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In the living room of the Villa, students sat down, legs crossed, and listened to Giacometta and her friend, Paola Fano Modigliani, the daughter of a Jewish family who survived the Second World War, share their memories.

“This school represented for us a way of feeling safe and trusting our classmates. We knew here we could talk freely and trust each other always, because we were all coming from similar experiences. Inside the school there was the freedom of mind, freedom to speak, freedom to fall in love, freedom to make jokes and be normal children. But outside from here, if was very difficult to live, we had to smile, always smile, no matter what happened to us, we had to seem normal and serene from the outside,” Giacometta says. “In this school there was a different way of teaching. Professors would encourage discussion, would meet their students in a nearby Osteria to talk more deeply about every kind of topic. This enabled us to feel free to talk about what was happening outside, to feel safe, and to create a strong network of relationship among students and professors.”

What happened after October 1943, after the Nazis came to arrest 1022 Jews and deport them to the network of labor and extermination camps of Auschwitz-Birkenau?” asked a student.

“My family and I were living in Cave, a town nearby Rome, where my dad created one of the first resistance groups in a friend’s villa that was a real arsenal. I was helping being a courier, stealing some food to eat, cutting the telephone cables of the Nazis, in this way I felt useful, I felt a person again.”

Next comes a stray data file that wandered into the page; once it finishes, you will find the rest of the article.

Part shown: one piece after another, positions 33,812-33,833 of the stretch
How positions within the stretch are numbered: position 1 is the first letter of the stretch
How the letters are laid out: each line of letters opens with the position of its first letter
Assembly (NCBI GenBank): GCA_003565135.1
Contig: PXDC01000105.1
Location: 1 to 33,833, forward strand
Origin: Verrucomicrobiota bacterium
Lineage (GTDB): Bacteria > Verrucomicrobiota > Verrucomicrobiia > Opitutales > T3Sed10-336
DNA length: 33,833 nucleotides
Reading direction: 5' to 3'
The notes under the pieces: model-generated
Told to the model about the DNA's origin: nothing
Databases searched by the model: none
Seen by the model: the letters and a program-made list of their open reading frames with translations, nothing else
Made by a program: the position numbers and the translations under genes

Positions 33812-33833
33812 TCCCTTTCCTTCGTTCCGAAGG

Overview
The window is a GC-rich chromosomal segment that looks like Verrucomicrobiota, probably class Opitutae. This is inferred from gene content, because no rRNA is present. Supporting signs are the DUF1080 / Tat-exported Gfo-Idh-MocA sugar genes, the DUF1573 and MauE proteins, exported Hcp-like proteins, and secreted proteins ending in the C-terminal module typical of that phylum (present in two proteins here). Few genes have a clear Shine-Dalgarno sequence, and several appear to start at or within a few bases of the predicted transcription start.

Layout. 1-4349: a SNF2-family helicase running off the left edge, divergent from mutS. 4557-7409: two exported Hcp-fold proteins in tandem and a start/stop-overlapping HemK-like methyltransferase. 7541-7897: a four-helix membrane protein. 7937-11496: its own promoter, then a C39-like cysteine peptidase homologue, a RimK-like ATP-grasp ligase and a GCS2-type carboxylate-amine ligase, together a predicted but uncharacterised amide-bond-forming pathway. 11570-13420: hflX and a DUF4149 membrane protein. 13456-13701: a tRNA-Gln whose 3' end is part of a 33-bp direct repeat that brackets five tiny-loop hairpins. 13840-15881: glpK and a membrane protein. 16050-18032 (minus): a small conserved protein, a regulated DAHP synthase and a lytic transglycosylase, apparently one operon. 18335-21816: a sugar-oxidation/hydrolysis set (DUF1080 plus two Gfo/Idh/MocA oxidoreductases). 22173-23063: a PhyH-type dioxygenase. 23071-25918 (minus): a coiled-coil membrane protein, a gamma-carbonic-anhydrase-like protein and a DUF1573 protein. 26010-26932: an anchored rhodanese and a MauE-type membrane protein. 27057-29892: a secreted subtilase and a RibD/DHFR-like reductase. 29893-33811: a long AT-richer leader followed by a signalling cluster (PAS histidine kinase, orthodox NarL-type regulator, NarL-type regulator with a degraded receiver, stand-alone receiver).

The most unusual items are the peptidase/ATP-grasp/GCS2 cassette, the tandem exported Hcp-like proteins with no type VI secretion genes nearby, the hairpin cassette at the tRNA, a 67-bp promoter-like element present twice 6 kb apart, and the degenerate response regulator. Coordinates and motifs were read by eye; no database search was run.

“And what happened when the war ended?” another student asked.

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“The night the war ended, we were hiding in a Convent in Piazza di Spagna. My father screamed we were finally free and ran in the streets. I went on the terrace looking down, because they said that Nazis would have spread the false word the war was over only to gather more people in the streets and then capture them all. I was so afraid for my father that I thought that if I would have seen the Germans arrive I would have killed myself. I leaned over the balcony and I saw the last Nazi car leave and after a few minutes the first American Jeep arrive. It was the first time I saw such a strange car! I started crying and while I was weeping, an American soldier from the Jeep saw me and shouted to me, “Don’t cry, baby, don’t cry.” Soldiers were throwing so many candies at the people and everyone was so good-looking and clean.”

Giacometta left the ND Villa with a smile on her face, happy to have met such a lively and interested group of students in Rome. She was also grateful to have been given the chance of stepping again inside the building that set her free from a hostile outside world.

It is as if a circle now finally closes as the building goes back to its origins and turns, once again, into a school. It is restored into a place where students have the freedom to learn, explore their passions, raise questions, but most of all, a place where students will learn from the past in order to avoid repeating.

Originally published by Costanza Montanari at international.nd.edu on December 15, 2017.